Hosts at WDEL and 105.9 want to spark conversations, not fights—and maybe sell some products and services


Let’s talk about talk radio—not the incendiary and politicizing kind, but the Delaware kind.

“We talk about things that affect your life in meaningful ways,” says Rick Jensen, whose show on WDEL (101.7 FM and 1150 AM) in New Castle County has earned him a spot in multiple years on Talkers magazine’s “Heavy Hundred” list of America’s 100 most influential talk-show hosts.

Ditto agenda-setting talk-show host Dan Gaffney, of Delaware 105.9 (WXDE) in Sussex. “On my show, we specialize in news and issues that affect our listeners’ lives and passions,” he says.

Jensen’s show helps spread civic discourse to disparate communities, says Brett Saddler, executive director of the Claymont Renaissance Development Corp. “We’re trying to be well-rounded in our marketing,” he says, noting after appearances that he often hears, “Oh, I heard you on Jensen today.”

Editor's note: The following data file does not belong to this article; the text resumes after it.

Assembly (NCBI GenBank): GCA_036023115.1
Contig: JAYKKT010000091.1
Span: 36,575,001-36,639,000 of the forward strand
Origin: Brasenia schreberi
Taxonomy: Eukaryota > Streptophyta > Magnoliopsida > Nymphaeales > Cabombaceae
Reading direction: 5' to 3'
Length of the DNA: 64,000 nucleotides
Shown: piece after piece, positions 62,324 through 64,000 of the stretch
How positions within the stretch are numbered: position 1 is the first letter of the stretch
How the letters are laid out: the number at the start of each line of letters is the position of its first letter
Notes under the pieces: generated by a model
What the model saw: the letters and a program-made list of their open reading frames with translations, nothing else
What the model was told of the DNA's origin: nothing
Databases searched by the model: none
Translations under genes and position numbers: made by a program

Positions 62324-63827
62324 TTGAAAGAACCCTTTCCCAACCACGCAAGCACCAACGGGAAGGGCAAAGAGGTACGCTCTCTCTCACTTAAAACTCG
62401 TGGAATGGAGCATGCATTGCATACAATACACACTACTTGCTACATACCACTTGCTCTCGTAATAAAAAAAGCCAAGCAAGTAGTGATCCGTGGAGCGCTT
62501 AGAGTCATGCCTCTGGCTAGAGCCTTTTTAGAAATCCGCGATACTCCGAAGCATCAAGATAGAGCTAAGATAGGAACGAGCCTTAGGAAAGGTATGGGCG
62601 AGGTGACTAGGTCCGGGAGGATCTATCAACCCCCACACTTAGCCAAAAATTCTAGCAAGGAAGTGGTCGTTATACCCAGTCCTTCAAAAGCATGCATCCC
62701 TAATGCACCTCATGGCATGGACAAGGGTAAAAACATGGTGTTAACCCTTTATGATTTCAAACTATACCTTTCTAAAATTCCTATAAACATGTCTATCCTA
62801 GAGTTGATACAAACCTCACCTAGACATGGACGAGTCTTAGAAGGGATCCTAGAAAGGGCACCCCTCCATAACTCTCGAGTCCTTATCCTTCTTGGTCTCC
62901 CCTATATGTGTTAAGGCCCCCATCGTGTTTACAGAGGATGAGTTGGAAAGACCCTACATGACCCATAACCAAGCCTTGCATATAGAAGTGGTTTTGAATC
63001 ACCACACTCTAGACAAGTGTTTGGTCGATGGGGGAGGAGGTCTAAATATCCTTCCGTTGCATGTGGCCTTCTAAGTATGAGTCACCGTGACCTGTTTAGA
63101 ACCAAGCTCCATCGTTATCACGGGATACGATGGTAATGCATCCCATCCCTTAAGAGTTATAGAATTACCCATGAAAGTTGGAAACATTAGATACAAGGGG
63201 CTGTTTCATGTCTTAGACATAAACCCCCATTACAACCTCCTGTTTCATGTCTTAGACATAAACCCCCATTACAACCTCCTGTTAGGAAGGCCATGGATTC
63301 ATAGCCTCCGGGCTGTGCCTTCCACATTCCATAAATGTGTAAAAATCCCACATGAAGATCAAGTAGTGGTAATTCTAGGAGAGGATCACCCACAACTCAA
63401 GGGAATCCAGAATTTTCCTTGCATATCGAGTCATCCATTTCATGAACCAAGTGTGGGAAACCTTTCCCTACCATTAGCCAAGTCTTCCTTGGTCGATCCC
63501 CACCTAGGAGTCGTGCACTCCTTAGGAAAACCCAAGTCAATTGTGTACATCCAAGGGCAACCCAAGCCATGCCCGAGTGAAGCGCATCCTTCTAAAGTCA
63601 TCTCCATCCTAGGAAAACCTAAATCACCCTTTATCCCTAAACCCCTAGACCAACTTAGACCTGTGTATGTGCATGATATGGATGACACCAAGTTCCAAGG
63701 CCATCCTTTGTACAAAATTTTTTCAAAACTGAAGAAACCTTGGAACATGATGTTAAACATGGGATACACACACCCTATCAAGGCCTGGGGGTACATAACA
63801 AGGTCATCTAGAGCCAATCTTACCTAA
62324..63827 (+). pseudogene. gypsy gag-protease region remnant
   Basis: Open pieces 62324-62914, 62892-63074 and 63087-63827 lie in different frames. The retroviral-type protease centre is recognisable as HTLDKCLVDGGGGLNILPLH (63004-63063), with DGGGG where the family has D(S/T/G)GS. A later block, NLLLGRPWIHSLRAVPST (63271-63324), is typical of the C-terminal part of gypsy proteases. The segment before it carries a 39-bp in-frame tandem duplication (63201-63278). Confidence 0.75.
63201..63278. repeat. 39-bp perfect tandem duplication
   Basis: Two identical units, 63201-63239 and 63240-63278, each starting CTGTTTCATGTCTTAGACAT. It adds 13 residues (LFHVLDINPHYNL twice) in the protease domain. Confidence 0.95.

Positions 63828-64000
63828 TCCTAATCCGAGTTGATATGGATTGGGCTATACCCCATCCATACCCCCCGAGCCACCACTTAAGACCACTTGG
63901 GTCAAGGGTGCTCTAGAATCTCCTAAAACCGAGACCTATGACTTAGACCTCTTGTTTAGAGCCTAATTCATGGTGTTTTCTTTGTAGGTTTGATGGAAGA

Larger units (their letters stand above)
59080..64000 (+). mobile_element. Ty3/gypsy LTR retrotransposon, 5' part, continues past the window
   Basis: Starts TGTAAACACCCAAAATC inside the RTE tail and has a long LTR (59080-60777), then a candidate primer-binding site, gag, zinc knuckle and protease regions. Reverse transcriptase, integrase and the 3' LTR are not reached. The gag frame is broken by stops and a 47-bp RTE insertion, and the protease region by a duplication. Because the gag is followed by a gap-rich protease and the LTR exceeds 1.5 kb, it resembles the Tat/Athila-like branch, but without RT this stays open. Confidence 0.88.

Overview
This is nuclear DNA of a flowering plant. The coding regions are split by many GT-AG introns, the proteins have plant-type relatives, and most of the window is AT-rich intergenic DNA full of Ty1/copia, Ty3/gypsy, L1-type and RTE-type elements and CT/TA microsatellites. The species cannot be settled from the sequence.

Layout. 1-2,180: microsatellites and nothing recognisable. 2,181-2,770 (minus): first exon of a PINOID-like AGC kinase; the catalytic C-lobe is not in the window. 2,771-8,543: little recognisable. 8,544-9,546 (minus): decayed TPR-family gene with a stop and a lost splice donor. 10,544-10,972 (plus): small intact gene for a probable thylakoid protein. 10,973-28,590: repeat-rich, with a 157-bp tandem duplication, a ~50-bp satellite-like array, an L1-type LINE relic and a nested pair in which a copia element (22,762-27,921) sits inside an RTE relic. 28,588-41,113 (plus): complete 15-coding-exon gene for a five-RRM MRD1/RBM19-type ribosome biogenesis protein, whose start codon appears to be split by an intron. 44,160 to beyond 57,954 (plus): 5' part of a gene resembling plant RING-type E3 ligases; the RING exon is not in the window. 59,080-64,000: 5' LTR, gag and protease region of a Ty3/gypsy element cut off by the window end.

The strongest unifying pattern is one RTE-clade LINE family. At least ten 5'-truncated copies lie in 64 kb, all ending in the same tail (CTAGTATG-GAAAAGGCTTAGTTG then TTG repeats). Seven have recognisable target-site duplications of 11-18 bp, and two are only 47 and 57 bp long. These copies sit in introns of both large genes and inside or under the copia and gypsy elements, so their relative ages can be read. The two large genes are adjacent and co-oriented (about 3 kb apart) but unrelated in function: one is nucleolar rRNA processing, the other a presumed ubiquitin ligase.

Gaffney, who calls himself a “traditional conservative,” measures success by the bottom line. “On a very basic level, I sell products and services. Did anyone go to Nicola? Did anyone buy a car from Atlantic?” he says, citing two advertisers. “I’m here to sell soap powder.”

But the future of Delaware talk radio—enlightening conversations among regular folks, community leaders and largely conservative hosts—may be up in the air, after the recent announcement of the $18.5 million sale of Delmarva Broadcasting, which runs a full slate of local talk shows on WDEL and 105.9, to Forever Media.